Backscatter Protocols and Energy-Efficient Computing for RF-Powered Devices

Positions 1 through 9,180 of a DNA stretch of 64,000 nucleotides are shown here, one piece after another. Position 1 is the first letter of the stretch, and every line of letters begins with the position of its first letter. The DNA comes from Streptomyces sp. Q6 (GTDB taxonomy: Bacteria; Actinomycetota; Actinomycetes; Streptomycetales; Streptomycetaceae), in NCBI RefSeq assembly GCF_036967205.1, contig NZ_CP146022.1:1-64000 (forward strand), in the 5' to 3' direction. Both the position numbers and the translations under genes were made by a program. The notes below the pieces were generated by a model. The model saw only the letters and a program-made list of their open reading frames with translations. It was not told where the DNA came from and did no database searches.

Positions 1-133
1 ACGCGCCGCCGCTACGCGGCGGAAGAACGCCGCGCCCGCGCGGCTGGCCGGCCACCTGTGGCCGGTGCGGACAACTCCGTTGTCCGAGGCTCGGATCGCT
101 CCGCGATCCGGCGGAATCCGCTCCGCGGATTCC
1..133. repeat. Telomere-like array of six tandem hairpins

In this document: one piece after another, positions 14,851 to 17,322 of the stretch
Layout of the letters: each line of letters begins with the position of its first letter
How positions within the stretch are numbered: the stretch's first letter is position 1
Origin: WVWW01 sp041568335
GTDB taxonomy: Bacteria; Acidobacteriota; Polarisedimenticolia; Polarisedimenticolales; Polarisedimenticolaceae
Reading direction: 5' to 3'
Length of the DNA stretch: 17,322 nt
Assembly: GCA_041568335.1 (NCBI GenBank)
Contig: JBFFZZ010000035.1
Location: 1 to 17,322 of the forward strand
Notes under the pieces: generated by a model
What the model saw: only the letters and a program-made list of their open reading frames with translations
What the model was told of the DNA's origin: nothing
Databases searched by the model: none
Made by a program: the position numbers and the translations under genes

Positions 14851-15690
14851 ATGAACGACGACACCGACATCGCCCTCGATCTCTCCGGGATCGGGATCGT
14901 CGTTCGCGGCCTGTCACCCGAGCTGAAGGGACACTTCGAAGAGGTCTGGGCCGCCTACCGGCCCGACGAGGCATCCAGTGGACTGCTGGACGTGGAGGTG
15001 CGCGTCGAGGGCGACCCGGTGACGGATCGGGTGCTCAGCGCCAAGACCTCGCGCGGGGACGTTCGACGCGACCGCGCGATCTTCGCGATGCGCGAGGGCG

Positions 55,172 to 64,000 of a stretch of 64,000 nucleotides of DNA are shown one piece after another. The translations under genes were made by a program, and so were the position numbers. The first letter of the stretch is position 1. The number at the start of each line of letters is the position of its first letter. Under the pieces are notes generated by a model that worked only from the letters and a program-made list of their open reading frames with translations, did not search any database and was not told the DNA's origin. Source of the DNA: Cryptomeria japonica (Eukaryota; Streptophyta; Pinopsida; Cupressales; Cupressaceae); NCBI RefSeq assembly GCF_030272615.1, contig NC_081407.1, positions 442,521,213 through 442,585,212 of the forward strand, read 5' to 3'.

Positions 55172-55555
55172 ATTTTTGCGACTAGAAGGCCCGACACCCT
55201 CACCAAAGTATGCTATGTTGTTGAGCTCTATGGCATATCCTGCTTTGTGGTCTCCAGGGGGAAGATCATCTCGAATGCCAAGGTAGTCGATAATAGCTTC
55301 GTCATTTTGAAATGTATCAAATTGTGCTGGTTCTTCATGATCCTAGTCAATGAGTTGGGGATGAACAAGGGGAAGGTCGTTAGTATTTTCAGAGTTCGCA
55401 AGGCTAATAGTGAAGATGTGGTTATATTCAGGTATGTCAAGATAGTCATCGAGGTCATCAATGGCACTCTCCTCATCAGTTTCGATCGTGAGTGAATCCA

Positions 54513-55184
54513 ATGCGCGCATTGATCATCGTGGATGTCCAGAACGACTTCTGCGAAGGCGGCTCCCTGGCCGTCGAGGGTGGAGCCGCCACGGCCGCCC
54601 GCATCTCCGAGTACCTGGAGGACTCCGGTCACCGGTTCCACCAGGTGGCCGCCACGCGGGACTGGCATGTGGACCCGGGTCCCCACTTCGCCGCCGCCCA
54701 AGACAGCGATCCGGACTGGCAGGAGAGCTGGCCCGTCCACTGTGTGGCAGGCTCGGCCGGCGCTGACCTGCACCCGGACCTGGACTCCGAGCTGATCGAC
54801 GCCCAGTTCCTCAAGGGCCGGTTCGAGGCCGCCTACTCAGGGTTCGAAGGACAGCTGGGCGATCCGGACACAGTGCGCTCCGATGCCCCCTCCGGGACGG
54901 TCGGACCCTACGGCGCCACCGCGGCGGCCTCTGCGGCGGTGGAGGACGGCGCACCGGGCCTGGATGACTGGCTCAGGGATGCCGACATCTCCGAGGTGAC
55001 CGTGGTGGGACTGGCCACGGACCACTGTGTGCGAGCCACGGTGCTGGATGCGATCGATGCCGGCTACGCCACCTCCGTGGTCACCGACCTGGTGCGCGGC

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RF-powered computers operate using energy they harvest from radio frequency (RF) signals. Compared to battery powered devices, they have the advantages of being small and long-lived as they do not need to carry an onboard energy-store, and they can be embedded inside objects, structures and even the human body. In this dissertation, I explore how we can build networks of RF-powered computers that support rich functionality across a range of RF environments. Towards this goal, I identify the key challenges to running programs on RF-powered computers, and argue that devices must adapt their behavior to match their task energy consumption to the available power. To demonstrate this approach, I formulate the task scheduling problem for one class of RF-powered devices (computational-RFIDs), and implement Dewdrop, an energy-aware CRFID runtime. By waking tags at the right times, Dewdrop can complete tasks that previously could not complete, and at close to their maximum rate given the power that the RF environment provides. The second challenge I tackle is how to build networks using backscatter communica- tion. Backscatter signaling is an ultra-low power form of communication, but the simplicity needed to achieve such low power operation makes clients prone to interference. To under- stand how this challenge can be overcome, I use measurement and simulation results to ex- plore the mechanisms by which interference impacts network performance. I then use these insights to develop a network design that mitigates interference and enables backscatter networks to scale well. Experimental results show that this design improves both coverage and capacity in a building-scale network compared to existing designs. This dissertation supports my thesis that RF-powered computers can support rich tasks in a variety of RF environments, and networks of such devices can scale to building-sized deployments. As technology advances, RF-powered devices will only decrease in size and increase in computational power and operational range. By demonstrating that they can also support rich functionality and be used to build building-scale networks, this disserta- tion demonstrates their potential to provide deeply embedded and long-lived sensing and computation.